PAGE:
invisible vertical line running from the high price level to the low price level is drawn at the rightmost point, whether high or low. Three lines are then drawn from the leftmost point through the invisible vertical
line, crossing the line at 38.2%, 50% and 61.8% of the total distance. ( These are the classic Fibonacci study percentages, but other Fibonacci percentages are sometimes used. ) These three Fibonacci fan
lines predict strong levels of support and resistance for the market in the near future.
The Fibonacci fan also predicts the range of a market for a short period of time, as prices tend to “bounce” between the lowest and highest of the three Fibonacci fan lines, occasionally hovering or
rebounding from the 50% line at the middle of the projection. Several traders also use Fibonacci fans in conjunction with Fibonacci arcs. Both Fibonacci studies are drawn on the same chart, and the points at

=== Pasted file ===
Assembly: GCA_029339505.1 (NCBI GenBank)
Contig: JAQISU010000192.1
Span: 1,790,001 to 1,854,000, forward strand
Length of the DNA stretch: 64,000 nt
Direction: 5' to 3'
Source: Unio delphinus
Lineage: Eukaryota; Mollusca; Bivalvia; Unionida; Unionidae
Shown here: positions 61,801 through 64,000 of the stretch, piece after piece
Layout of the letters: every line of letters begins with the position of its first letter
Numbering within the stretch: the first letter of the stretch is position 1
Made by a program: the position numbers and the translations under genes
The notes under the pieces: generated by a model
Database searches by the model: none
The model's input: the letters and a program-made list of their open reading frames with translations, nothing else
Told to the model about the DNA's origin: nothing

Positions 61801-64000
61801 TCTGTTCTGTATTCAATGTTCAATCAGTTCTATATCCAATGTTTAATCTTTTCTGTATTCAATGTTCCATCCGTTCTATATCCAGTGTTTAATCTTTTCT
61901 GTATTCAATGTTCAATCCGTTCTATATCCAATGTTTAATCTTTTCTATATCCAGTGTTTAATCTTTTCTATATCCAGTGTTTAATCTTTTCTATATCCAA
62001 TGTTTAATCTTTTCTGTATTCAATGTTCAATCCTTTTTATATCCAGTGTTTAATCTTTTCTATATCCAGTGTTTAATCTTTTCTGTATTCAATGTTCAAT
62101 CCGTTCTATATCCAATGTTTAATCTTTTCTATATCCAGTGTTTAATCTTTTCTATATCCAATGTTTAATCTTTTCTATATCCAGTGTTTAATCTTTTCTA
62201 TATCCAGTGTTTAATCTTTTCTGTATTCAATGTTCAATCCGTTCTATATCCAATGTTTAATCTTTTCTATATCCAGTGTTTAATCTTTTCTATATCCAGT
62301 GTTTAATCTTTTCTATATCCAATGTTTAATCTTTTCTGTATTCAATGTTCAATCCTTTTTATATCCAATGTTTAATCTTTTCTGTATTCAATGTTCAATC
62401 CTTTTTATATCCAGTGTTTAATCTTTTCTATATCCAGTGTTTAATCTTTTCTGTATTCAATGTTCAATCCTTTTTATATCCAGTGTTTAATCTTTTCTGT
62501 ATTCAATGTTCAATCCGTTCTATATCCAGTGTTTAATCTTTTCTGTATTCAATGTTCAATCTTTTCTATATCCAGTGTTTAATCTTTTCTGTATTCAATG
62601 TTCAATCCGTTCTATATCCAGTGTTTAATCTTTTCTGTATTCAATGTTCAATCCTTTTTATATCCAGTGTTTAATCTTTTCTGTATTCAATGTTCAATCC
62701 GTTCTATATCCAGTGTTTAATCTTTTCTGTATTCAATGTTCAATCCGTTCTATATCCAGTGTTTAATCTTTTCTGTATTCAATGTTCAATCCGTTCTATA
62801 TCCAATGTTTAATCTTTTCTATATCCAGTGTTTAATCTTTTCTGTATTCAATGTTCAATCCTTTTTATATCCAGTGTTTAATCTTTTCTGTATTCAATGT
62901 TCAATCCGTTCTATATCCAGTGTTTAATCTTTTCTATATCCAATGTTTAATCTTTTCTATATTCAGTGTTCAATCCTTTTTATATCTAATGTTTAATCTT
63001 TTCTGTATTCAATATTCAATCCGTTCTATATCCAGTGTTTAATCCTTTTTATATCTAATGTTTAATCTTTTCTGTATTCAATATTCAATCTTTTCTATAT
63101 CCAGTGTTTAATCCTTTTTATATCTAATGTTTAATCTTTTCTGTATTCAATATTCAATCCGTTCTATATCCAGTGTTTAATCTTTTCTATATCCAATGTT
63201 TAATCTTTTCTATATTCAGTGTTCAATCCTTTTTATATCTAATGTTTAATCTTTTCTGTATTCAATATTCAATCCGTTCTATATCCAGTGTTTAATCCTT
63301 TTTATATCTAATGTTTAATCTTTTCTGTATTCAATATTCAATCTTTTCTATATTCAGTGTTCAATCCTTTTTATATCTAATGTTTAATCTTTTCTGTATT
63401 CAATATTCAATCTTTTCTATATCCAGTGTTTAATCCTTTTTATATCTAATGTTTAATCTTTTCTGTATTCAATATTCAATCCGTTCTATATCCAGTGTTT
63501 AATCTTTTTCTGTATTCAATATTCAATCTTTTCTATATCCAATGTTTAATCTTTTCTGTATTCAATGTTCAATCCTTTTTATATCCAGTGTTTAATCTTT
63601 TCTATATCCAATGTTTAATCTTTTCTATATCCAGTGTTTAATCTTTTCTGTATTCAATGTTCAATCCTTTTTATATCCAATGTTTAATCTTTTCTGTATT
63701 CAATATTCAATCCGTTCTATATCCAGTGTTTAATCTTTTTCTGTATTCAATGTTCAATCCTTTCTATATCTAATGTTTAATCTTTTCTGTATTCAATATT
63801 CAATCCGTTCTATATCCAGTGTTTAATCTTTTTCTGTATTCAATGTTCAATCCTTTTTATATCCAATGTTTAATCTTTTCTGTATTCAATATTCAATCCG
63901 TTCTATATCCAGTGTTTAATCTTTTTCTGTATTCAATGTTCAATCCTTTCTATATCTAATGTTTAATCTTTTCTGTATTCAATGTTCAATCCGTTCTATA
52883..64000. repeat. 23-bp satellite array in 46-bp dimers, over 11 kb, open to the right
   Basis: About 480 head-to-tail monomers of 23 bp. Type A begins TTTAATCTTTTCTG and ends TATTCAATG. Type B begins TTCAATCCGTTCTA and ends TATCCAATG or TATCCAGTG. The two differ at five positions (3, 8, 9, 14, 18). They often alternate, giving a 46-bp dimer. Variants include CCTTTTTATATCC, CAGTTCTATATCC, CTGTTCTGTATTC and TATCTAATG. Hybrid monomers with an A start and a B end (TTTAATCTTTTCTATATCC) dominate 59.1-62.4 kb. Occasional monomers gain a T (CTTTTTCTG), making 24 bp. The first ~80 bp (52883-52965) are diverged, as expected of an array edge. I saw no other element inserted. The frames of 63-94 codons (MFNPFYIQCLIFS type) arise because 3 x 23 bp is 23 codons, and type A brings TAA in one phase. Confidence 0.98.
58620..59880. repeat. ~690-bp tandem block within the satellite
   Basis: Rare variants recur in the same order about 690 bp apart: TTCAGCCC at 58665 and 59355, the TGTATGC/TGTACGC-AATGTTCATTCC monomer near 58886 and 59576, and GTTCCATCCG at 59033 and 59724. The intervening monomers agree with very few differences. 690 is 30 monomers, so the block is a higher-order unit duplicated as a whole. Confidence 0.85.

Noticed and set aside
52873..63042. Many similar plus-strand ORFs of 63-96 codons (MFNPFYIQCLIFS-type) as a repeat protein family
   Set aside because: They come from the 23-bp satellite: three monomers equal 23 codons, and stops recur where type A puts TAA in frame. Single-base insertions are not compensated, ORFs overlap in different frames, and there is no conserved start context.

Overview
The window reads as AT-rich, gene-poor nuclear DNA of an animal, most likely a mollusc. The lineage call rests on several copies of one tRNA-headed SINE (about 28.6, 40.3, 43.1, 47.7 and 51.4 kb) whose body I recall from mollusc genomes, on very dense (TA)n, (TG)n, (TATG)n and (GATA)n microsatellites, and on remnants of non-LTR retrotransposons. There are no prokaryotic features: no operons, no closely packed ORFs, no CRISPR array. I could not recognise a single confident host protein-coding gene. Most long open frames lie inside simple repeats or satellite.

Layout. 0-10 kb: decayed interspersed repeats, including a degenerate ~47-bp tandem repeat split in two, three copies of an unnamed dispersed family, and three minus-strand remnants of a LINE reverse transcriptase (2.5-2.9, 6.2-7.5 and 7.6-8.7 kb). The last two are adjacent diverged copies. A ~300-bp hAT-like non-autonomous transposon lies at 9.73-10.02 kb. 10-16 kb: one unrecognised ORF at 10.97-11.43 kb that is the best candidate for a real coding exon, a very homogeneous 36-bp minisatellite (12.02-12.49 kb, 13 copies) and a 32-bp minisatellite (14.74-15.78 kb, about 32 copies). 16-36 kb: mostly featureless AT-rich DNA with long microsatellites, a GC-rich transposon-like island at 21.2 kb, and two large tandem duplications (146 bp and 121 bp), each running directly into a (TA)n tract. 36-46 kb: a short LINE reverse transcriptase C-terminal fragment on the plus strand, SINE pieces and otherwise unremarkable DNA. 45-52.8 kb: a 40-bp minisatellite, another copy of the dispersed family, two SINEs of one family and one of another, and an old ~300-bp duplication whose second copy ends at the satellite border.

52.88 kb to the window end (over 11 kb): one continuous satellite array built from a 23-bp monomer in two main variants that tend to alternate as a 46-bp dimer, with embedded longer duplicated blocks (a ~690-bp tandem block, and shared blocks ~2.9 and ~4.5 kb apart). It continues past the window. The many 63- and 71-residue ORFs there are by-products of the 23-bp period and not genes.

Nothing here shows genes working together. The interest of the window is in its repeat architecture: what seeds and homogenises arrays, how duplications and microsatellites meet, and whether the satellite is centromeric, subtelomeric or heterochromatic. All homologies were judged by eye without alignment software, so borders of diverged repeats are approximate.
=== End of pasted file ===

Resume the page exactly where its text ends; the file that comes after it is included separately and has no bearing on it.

which the projections cross are considered to be extremely strong levels of support or resistance.




Fibonacci Spiral

Fibonacci spirals provide the optimal link between price and time analysis and are the answer to a long search for a solution to forecasting both time and price. Each point on a spiral manifests an optimal
combination of price and time. Corrections and trend changes occur at all those prominent points where the Fibonacci spiral is touched on its growth path through price and time.
You will be astonished to see that if the correct center is chosen, Fibonacci spirals pinpoint turning points in the market with an accuracy seldom before seen. Investing based on spirals is neither a black-box
approach nor an overfitted computerized trading system. It is a simple universal geometrical law applied to different sorts of products such as futures, stock index futures, stocks or cash currencies.
The Fibonacci spiral is one of the many Fibonacci studies for analyzing markets in terms of support and resistance levels for the price of a given asset.
Unlike several of the other Fibonacci studies, the exact methods for calculating Fibonacci spirals are kept as something of a secret. The basic idea behind the Fibonacci spiral is that a certain extreme point
on a market chart is taken to be the center of the spiral, and then a Fibonacci spiral based on the golden ratio is drawn emanating out from that center. Certain points along the spiral are then considered to be